There are very few supplements that really work and have good scientific data to show that they do and that they are safe.
Creatine Monohydrate is one of those supplements.
Creatine supplementation increases performance in high intensity exercise, results in lower lactate levels, it’s an antioxidant and it improves recovery time after injury. What can’t this stuff do?
So we know creatine is good for muscles but maybe it’s also good for the brain! There is some evidence that creatine supplementation can influence cognitive function and mood state under certain circumstances. Funding for this type of research is usually limited. Drug companies like to pour their money into research on their own medicines and not into supplements that are widely available and relatively inexpensive.
However, Reuters reports that the National Institute of Neurological Disorders and Stroke, one of the U.S. National Institutes of Health, is launching the trial as the first in a series of publicly-sponsored studies of new Parkinson’s treatments.
The study will recruit 1,720 people with early-stage Parkinson’s disease across North America. Neither patients or doctors alike will know whether they are getting creatine or a placebo. The study should last three to five years.
“This study is an important step toward developing a therapy that could change the course of this devastating disease,”
“The goal is to improve the quality of life for people with Parkinson’s for a longer period of time than is possible with existing therapies.”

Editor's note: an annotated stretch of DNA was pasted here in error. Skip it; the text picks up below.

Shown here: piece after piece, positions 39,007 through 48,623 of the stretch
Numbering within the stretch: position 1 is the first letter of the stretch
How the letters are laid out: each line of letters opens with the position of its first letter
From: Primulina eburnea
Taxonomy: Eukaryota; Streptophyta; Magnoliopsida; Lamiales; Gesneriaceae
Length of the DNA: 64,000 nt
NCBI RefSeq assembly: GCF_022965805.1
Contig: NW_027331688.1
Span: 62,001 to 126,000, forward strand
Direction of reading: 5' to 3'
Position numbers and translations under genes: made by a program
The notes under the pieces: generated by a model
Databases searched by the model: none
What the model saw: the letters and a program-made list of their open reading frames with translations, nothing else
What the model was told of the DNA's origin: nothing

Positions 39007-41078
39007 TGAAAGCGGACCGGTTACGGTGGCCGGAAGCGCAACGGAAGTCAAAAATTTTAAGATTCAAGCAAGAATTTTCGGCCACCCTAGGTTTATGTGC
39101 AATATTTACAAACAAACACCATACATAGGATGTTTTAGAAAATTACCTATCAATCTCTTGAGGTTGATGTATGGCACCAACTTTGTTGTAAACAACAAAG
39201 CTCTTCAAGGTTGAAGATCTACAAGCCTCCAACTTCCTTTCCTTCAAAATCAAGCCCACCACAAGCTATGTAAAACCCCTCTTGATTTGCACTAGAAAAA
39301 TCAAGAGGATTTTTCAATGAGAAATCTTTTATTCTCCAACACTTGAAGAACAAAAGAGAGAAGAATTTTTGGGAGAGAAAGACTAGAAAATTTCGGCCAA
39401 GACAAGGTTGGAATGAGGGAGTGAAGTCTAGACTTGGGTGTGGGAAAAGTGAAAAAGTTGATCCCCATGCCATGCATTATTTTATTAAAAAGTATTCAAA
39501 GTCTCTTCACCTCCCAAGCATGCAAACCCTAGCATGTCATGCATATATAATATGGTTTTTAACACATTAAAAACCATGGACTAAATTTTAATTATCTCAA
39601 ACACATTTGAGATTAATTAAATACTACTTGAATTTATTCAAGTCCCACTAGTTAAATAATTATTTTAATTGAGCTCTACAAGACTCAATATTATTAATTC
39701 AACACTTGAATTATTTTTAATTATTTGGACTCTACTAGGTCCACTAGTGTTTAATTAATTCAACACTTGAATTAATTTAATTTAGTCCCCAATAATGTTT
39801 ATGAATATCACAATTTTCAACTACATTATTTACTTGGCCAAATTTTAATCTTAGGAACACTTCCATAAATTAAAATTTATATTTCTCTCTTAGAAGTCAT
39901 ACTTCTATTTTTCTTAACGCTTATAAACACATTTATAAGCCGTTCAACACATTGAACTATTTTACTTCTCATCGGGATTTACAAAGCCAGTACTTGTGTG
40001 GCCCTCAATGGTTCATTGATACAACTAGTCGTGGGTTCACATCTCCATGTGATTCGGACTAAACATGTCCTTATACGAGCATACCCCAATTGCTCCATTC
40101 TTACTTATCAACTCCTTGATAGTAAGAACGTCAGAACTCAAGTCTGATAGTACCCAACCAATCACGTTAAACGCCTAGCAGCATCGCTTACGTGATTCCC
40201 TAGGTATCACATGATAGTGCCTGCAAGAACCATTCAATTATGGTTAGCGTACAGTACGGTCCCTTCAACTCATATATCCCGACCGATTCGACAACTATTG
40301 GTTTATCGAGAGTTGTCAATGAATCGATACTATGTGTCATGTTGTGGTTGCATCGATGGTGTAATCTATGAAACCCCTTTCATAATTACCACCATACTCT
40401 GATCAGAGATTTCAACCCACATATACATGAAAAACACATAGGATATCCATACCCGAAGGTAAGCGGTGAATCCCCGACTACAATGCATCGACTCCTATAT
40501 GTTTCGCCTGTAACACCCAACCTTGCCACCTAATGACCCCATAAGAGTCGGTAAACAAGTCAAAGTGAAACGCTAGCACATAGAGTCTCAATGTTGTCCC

said Nation Institute of Health Director Dr. Elias Zerhouni.
Parkinsons is caused by the mysterious destruction of brain cells that produce dopamine, an important neurotransmitter or message-carrying chemical involved in movement.
Drug therapy to replace the dopamine or reduce tremors can help some patients for a while, but symptoms tend to eventually worsen. Experimental treatments that involve the transplant of new cells have also had limited success.
In mice, creatine was shown to prevent the loss of dopamine-producing brain cells.
“One thing we want to get across is that you can’t go to the store, buy small amounts of creatine and think it’s going to improve your Parkinson’s symptoms. We don’t want anyone to think this is a panacea for Parkinson’s,”
said Dr. John Goudreau of Michigan State University, who will run one of the trial sites.
Fair enough, Dr Goudreau but given the creatine is safe and inexpensive why wouldn’t you take some just incase. And there are other benefits to be derived from supplementing with creatine as well.
And if someone is regularly belting you in the head, maybe that’s more reason. Just ask Muhammad Ali.